Victoria Grizzlies team president John Wilson shakes hands with Colwood councillor and West Shore Parks and Recreation Society board chair Rob Martin on Wednesday at The Q Centre after announcing the ice lease agreement reached between the B.C. Hockey League club and the arena operator.

BCHL’s Grizzlies can now look to the future

Five-year lease deal for Colwood arena creates more certainty for Jr. A hockey team

It took some hammering, with both sides doing their darnedest to protect their best interests.

In the end, the Victoria Grizzlies and the West Shore Parks and Recreation Society came to an agreement that lays the groundwork for keeping the team in Colwood for at least the next five years.

On Tuesday the B.C. Hockey League club signed a lease deal for The Q Centre that gives them cost certainty and allows the team to focus on finding ways to boost attendance.

While terms of the five-year agreement were not disclosed, both team and society spokespeople indicated the deal was a compromise for each party.

“The agreement is not precisely what we wanted, but it’s done now and it’s time to play hockey,” said Grizzlies team president John Wilson.

“We’re glad to be able to have our focus on the ice and not at the boardroom table. We never had any doubt that we were going to have a team here in the fall. Moving forward, we have a great group of kids coming in this season and we’re expecting a strong squad.”

Rob Martin, Colwood councillor and board chair for the society, admitted some tough negotiations went on in the past couple of months.

“I think we were on the same page, but obviously it’s never a profitable business to be in junior hockey,” he said. With the team trying to control costs as much as possible and West Shore Parks and Recreation conscious of the public purse, he said, it took some give and take to reach an agreement.

“I think we found a very happy medium which allows the Grizzlies to continue to operate and hopefully have a path to financial viability and not put the taxpayers of the West Shore at risk.”

During the past couple of months, Wilson said, the Grizzlies club has received community encouragement from a variety of businesses and individuals. Not only did that support give them the will to keep coming back to the table with West Shore Parks and Recreation, he said, it has created positive connections to help put more fans in the seats.

“We’re very humbled and appreciative of the community for showing their support for the Grizzlies during this trying time,” he said.

Wilson acknowledged that the South Island is a tough sports market to compete in, but he remains optimistic that with new marketing personnel on board and new partnerships being made in the community, the West Shore will continue to support the team.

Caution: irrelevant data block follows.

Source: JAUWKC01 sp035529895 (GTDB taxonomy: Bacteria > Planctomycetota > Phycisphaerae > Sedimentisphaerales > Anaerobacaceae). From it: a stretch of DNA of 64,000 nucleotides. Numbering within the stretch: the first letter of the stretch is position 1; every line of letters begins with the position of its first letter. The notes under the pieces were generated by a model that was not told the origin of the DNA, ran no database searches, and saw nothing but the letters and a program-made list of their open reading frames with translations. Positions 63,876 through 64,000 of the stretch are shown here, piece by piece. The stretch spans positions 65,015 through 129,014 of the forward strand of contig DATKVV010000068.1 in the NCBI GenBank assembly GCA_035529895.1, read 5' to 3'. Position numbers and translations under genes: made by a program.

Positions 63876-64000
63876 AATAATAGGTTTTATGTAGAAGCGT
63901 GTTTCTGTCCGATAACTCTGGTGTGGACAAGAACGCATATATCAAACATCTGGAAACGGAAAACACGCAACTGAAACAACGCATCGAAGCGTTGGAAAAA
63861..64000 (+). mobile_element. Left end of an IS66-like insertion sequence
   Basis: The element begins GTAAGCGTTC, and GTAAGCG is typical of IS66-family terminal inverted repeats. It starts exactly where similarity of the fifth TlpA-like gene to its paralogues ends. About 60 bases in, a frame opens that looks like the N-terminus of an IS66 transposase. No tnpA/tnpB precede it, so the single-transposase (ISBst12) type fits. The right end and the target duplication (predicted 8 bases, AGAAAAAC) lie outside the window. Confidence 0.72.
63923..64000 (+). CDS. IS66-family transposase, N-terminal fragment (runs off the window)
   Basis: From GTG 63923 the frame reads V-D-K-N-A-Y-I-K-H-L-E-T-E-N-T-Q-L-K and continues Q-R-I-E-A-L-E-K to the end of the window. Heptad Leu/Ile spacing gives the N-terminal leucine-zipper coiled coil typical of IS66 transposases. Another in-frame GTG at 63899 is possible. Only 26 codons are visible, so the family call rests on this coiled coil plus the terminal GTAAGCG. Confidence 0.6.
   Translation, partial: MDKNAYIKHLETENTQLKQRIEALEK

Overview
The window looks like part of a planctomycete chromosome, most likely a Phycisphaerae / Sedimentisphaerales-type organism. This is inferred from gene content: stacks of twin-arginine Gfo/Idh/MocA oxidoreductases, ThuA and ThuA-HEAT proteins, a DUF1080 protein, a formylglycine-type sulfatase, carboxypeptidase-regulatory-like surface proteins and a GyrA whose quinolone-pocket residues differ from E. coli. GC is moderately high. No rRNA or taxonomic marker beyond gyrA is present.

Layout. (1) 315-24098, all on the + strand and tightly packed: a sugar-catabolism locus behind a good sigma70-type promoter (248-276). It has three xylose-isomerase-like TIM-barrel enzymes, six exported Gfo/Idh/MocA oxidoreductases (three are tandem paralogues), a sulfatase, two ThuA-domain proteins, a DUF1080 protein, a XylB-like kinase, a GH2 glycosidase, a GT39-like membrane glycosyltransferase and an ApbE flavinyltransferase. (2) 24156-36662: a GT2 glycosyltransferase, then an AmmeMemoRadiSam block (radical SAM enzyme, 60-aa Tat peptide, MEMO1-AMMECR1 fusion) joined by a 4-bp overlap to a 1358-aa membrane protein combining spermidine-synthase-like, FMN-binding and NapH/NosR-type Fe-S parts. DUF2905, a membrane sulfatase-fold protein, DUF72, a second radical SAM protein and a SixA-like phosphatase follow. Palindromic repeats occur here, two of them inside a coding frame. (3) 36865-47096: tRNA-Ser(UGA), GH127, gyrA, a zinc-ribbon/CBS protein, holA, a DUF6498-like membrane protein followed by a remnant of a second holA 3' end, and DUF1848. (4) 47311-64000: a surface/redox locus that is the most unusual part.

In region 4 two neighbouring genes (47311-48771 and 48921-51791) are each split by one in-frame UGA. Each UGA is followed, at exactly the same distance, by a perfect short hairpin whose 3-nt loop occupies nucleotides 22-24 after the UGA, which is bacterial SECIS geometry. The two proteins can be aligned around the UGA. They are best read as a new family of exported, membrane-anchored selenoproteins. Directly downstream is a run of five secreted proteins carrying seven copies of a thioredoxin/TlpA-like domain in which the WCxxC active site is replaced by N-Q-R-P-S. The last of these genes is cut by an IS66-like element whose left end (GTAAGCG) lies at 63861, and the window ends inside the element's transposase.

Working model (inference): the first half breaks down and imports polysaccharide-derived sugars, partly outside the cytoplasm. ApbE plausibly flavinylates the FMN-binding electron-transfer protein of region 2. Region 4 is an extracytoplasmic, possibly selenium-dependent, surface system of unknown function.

“Hockey is Canada’s sport and people are drawn to it in droves,” he said. “I think we had five or six local players on our team last year and we’ll probably have the same this year.”

He added that nine players from last year’s team have secured college scholarships, a number he believes is a high for Junior A teams in Canada.

The Grizzlies are one of 17 teams in the BCHL – Wenatchee Wild will begin play next season – and have been in existence as a franchise since 1994, when they were the Victoria Salsa. They were renamed the Grizzlies in 2006 when Len Barrie was part of the ownership group and the team was playing out of what was then Bear Mountain Arena. Barrie sold majority interest in the team in 2012 to Ron Walchuk and Vancouver Island Sports and Entertainment Ltd., who later brought in more community owners, including Wilson.

Just Posted

Neighbour details hearing ‘thuds’ the day girls found dead in Oak Bay

Jury at double-murder trial hears from Andrew Berry’s neighbour

‘Goodness prevails’: neighbours reflect following suspicious death of 60-year-old Metchosin man

Martin Payne was found dead in his Metchosin home on Friday. Police have confirmed foul play.

Family cycling affair Tour de Victoria rolls into ninth year

Riders can sign up for the 160 km Factor race, or distances of 140, 100, 60 30 0r 15 kilometers

Repatriation efforts work to heal and connect through history: Royal BC Museum

Victoria museum’s efforts bolstered by B.C. repatriation grant

Big Lonely Doug among largest old-growth trees now on protection list

B.C. to protect 54 old-growth trees, but critics say it’s not enough

VIDEO: Sparrows raise their chicks in Cadboro Bay deck planter

Jill Yoneda captured 11 days up close with tiny Junco sparrows

Greater Victoria wanted list for the week of July 16

Greater Victoria Crime Stoppers is seeking the public’s help in locating the… Continue reading

Olympic softball qualifier gets $150K boost from provincial government

2019 Americas Qualifier to be held in Surrey from Aug. 25-Sept. 1

Gas price inquiry questions Trans Mountain capacity, company denies collusion

The first of up to four days of oral hearings in the inquiry continue in Vancouver

‘Benzos’ and fentanyl a deadly cocktail causing a growing concern on B.C. streets

Overdoses caused by benzodiazepines can’t be reversed with opioid-overdose antidote naloxone

Chinook retention begins on North Island, but amid new size limit

DFO calls measures ‘difficult but necessary’ following rockslide on Fraser River

Will you be celebrating national hotdog day with any of these crazy flavours?

The popularity of hotdogs spans generations, cultures

Former home of accused Penticton shooter vandalized

Ex-wife of man who is accused of murdering four people had her house vandalized

Survivor of near-drowning in B.C. lake viewing life through new eyes

“If I died that day, the baby wouldn’t know his dad,” said 31-year-old Mariano Santander-Melo.

Most Read